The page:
Reviewed by Debbie Block-Schwenk
“From every terrace and corner grin gargoyles through which
old rainwater spurts in sprays and splashes, only to be caught
in long pools at the base of each tower. The little faces are mice
and hedgehogs and opossums, foxes and rats and blind, nosing
moles. Their faces contort as all gargoyles do, peering from
within curling stone leaves, licking sharp teeth, but their faces
seem so sweet and dear to her, she laughs in the middle of the
street, and they grin wider on their heights.” (pg 130)
The author, Catherynne Valente, is a poet and a folklorist
(as well as a novelist). Both aspects of her background are
obvious in this gorgeous and intense fantasy novel about
four strangers, the urge to belong, and a magical city called
A palimpsest is “a manuscript, typically of papyrus or parchment, that has been written on more than once, with the earlier writing incompletely erased and often legible” (dictionary.com). While Palimpsest is the
name of the city, all of the major characters in the novel become palimpsests as well – their prior identities partially erased and written
over – metaphorically and literally – by the touch of those who have visited the city and who transmit the influence of the city to anyone with whom they are sexual.
Visiting Palimpsest marks the “immigrant” with a tattoo – a black map of a portion of the city magically inked into their skin: While these visits happen in dreams, Palimpsest is not a dream. The city of Palimpsest is just as
seductive – and dangerous – as these ancient stories of Faerie which Valente taps into. The trap – and the temptation – is that you can only visit the part
of the city on your lover’s body. To see more, to go further, you must find a new partner.
“Together they auditioned men and women, lifting sleeves
and hats and skirts to peer at maps so tiny they made Sei’s
head throb. Yumiko seemed to know what she was looking for,
but all the same it was not until two in the morning that she
found a nervous, skinny man with scarred cheeks and a scraggly
mustache whose hip was scrawled over with a dense map…”
The novel’s four protagonists are Sei, a Japanese railway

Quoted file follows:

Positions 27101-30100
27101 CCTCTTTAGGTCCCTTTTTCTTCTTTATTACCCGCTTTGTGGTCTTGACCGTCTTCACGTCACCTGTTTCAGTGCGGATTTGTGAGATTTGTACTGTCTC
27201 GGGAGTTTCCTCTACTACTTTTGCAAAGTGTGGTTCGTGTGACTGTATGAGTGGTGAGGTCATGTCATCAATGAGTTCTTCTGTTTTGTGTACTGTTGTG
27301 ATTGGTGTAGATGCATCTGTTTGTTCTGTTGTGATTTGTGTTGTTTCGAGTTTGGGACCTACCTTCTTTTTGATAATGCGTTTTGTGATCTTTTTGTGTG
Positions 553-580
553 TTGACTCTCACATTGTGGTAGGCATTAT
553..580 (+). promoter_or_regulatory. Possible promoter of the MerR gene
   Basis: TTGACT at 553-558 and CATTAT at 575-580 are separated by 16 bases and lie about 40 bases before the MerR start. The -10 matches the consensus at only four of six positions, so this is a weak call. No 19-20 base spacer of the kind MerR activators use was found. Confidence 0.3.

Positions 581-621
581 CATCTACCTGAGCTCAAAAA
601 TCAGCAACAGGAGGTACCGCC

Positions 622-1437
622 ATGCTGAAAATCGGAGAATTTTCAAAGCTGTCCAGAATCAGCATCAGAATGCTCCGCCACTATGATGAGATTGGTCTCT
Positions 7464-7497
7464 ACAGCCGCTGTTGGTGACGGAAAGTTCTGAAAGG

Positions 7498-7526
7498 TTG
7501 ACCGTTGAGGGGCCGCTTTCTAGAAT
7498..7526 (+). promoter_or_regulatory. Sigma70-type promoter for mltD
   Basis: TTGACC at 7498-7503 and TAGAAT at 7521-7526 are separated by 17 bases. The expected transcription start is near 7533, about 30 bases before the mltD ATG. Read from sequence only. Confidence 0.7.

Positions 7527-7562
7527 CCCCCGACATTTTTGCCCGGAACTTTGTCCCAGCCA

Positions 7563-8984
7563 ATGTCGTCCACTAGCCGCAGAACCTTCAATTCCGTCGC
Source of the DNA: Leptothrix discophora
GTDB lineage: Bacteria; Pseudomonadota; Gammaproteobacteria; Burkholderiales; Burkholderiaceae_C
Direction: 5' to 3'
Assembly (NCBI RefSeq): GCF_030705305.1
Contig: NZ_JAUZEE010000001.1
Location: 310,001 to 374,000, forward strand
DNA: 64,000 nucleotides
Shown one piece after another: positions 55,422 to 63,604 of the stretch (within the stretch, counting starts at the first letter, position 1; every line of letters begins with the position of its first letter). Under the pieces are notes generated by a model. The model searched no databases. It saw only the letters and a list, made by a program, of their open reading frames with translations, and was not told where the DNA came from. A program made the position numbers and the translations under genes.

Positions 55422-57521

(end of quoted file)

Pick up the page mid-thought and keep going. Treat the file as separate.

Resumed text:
worker who longs for the trains of Palimpsest; November,
a woman who keeps bees in California; Oleg, a locksmith
haunted by the sister who died before his birth; and
Ludovico, an Italian bookbinder whose wife has left him.
Arriving in Palimpsest at the same time, they are bound
together, feeling echoes of each others’ experiences and
gradually reaching out to each other in our world as well.
But there are dangers, both in the toll that living
torn between two worlds takes on the characters, and
in Palimpsest itself. A war in Palimpsest has scarred the
inhabitants of the city, especially the soldiers of the losing
side whose bodies were mutilated – their legs or heads
replaced with those of animals in order to increase their
speed or ferocity. And just like in old fairy tales before
modern sensibilities softened them, sometimes sacrifices
– brutal and painful, but cathartic – are required. “This
is the real world,” Palimpsest’s matriarch, Casimira, tells
November, “Nothing comes without pain and death.”
Bisexuality plays a huge part in this novel. All the characters toss aside any consideration of gender in their obsession to find someone marked with a map of Palimpsest to sleep with. But three of the main characters were bisexual before their first visit, and they connect with same-sex partners (for varying periods of time) as they learn about the new world that awaits them in dreams:
“She kissed her then, and the Golden Pavilion glowed dully behind them.
Yumiko slid her hand under Sei’s skirt and pressed her fingers against her urgently, furtively. – there was no one around them, but the sun was frosty and white on them, and they were so bare. Sei opened her legs to allow the girl’s hand inside her and shut her eyes against the warm air, the red
leaves, the silver temple. She could not draw breath for the taste of sassafras and run in Yumiko’s mouth….” (pg 44).
November also finds a connection in Palimpsest, through their shared love of bees, with Casimira, whose bees and bugs and vermin provide her with eyes and ears throughout the city. These two women were the strongest characters in the book, and the others’ journeys were catalyzed by this relationship. Even this connection, though, is tinged with a brutality that might offend some readers.
If you like your fairy tales with a thread of darkness; if
you are willing to imagine that sometimes our bodies are
just portals to other worlds; if you allow the lush flow of the
prose to seduce you, even if that seduction has a bite, then
Palimpsest will provide you with a multitude of pleasures.
Debbie is a long-time Bi Women contributor whose first stop
in the bookstore is always the sci-fi/fantasy section.